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Electronics Catlog
DIC Catlog

Number System
Conversions Between Number System
Arithematic Operations
1's & 2's Complement
Gray Codes
Arithmetic Circuits
Logical Gates and Truth Table Funtions
Boolean Expressions
Boolean Algebra
Karnaugh Map
Encoder & Decoder
TTL Circuits
555 Timer
Flip Flops
RS Flip - Flop
JK Flip - Flop
D Flip - Flop
Shift Register
Schmitt Trigger
Asynchronous Counters
Synchronous Counters
Digital - Analog Conversion
Data Flow
Memory Drives
Electronics Equation
Resistor Color Codes

Forms and Definitions of Boolean Expressions

Numerical Representation

    Take as an example the truth table of a three-variable function as shown below. Three variables, each of which can take the values 0 or 1, yields eight possible combinations of values for which the function may be true.

    The function has a value 1 for the combinations shown, therefore:
Boolean Exp Ex01

    This can also be written as: f(A, B, C) = 000 + 010 + 011 + 111

    Note that the summation sign indicates that the terms are "OR'ed" together. The function can be further reduced to the form:

f(A, B, C) = (000, 010, 011, 111)

    It is self-evident that the binary form of a function can be written directly from the truth table.

(a) the position of the digits must not be changed

(b) the expression must be in standard sum of products form.

    It follows from the last expression that the binary form can be replaced by the equivalent decimal form, namely:

f(A, B, C) = (0,2,3,7)

Product of Sums Representation

    From the truth table given above the function has the value 0 for the combinations shown, therefore
Boolean Exp Ex02

Writing the inverse of this function:
Boolean Exp Ex03

Applying De Morgan's Theorem we obtain:
Boolean Exp Ex04

Applying the second De Morgan's Theorem we obtain:

The function is expressed in standard product of sums form.

    Thus there are two forms of a function, one is a sum of products form (either standard or normal) as given by expression (1), the other a product of sums form (either standard or normal) as given by expression (4). The gate implementation of the two forms is not the same!


Consider the function: Boolean Exp Ex05

In binary form: f(A, B, C, D) = (0101, 1011, 1100, 0000, 1010, 0111)

In decimal form: f(A, B, C, D) = (5, 11, 12, 0, 10, 7)



    A term is a collection of variables, e.g. ABCD.


    A constant is a value or quantity which has a fixed meaning. In conventional algebra the constants include all integers and fractions. In Boolean algebra there are only two possible constants, one and zero. These two constants are used to describe true and false, up and down, go and not go etc.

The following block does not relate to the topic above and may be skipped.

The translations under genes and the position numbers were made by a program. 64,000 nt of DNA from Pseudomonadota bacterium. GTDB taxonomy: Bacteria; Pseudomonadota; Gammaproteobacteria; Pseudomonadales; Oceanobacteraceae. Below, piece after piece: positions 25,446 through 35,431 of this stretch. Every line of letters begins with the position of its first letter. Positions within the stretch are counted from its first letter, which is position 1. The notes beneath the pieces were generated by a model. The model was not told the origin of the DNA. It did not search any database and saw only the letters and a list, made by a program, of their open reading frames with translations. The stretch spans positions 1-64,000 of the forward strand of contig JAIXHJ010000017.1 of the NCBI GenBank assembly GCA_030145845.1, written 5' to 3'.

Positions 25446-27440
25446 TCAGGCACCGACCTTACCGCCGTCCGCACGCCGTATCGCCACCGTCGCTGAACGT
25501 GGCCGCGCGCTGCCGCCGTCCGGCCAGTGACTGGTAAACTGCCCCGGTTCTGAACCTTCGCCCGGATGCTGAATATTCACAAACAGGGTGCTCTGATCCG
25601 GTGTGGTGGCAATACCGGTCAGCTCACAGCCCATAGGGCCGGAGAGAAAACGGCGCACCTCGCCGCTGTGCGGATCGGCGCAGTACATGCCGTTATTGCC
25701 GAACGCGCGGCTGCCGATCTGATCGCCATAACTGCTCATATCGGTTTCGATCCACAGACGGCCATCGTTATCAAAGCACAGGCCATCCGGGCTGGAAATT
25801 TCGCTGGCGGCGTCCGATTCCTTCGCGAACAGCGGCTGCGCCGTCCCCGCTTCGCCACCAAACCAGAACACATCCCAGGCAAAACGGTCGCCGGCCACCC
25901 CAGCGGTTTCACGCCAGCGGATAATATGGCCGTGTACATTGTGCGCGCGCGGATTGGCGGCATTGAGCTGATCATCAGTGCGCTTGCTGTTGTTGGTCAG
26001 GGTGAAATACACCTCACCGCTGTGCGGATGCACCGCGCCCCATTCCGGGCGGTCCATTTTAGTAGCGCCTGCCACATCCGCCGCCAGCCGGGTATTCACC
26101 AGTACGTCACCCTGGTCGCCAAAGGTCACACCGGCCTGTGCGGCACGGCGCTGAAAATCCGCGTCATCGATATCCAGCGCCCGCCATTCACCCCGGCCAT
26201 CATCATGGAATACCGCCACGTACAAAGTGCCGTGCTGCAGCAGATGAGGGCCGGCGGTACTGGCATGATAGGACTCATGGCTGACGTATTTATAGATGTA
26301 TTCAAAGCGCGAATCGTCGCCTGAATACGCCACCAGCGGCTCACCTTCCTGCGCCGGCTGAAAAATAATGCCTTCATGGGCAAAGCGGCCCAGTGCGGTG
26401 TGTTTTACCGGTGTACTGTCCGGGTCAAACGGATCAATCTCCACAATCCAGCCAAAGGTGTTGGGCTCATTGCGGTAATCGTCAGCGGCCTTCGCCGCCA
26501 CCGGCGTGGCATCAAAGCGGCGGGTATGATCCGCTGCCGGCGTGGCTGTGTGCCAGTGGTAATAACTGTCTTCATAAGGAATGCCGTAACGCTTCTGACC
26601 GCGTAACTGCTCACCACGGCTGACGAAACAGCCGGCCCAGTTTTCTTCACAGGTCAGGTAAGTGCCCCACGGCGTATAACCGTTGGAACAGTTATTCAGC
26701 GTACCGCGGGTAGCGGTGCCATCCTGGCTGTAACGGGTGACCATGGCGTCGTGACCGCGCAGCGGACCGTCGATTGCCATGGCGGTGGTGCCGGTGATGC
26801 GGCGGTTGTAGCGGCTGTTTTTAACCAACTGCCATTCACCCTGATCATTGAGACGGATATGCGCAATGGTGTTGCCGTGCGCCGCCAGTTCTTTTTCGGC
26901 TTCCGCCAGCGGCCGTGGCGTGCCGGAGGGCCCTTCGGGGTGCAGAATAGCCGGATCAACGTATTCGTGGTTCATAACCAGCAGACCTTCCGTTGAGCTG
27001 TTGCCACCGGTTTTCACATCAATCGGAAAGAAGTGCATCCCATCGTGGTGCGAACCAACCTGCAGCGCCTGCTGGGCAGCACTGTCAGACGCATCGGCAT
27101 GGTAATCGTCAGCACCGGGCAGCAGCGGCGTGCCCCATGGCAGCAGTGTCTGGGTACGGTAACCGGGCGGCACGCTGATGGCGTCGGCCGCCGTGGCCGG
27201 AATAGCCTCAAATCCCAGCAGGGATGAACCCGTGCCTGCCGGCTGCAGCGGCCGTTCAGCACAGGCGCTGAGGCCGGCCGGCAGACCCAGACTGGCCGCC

A variable is a quantity which changes by taking on the value of any constant in the algebraic system. At any one time the variable has a particular value of constant. There are only two values of constants in the system- therefore a variable can only be zero or one. Variables are denoted by letters.


    A literal is a variable or its complement Boolean Exp Literals


    Also known as the standard product or canonic product term. This is a term such as Boolean Exp Minterm , etc., where each variable is used once and once only.


    Also known as the standard sum or canonic sum term. This is a term such as Boolean Exp Maxterm , etc., where each variable is used once and once only.

Standard sum of products form

    Also known as the minterm canonic form or canonic sum function. A function in the form of the " sum " (OR) of minterms, e.g:

Boolean Exp Ex07

Standard product of sums form

    Also known as the maxterm canonic form or canonic product function. A function in the form of the " product " (AND) of maxterms, e.g:

Boolean Exp Ex08

Sum of products

    Also known as the normal sum function. A function in the form of the " sum " of normal product terms, e.g:

Boolean Exp Ex9

Product of sums

    Also known as the normal product function. A function in the form of the " product " of normal sum terms, e.g:

Boolean Exp Ex10

Normal (general) sum term

    A term such as Boolean Exp Ex11 etc.

Normal (general) product term

    A term such as Boolean Exp Ex12 etc.

Truth table

    The name "truth table" comes from a similar table used in symbolic logic, in which the truth or falsity of a statement is listed for all possible proposition conditions. The truth table consists of two parts; one part comparising all combinations of values of the variables in a statement (or algebraic expression), the other part containing the values of the statement for each combination. The truth table is useful in that it can be used to verify Boolean identities.

Boolean Exp Ex13

Adjacent cells

    Consider the following map. The function plotted is Boolean Exp Ex14

Boolean Exp Ex15

    Using algebraic simplification, Boolean Exp Ex16 by using T9a of the Boolean Laws (A + Ä = 1). Referring to the map we can encircle the adjacent cells and infer that A and Ä are not required.

    If two occupied cells of a Karnaugh are adjacent, horizontally or vertically (but not diagonally) then one variable is redundant. This has resulted by labelling the map as shown

Prime implicants

    It is an implicant of a function which does not imply any other implicant of the function.

Prime implicant chart

    The chart is used to remove redundant prime implicants. A grid is prepared having all the prime implicants listed down the left and all the minterms of the function along the top. Each minterm covered by a given prime implicant is marked in the appropiate postion.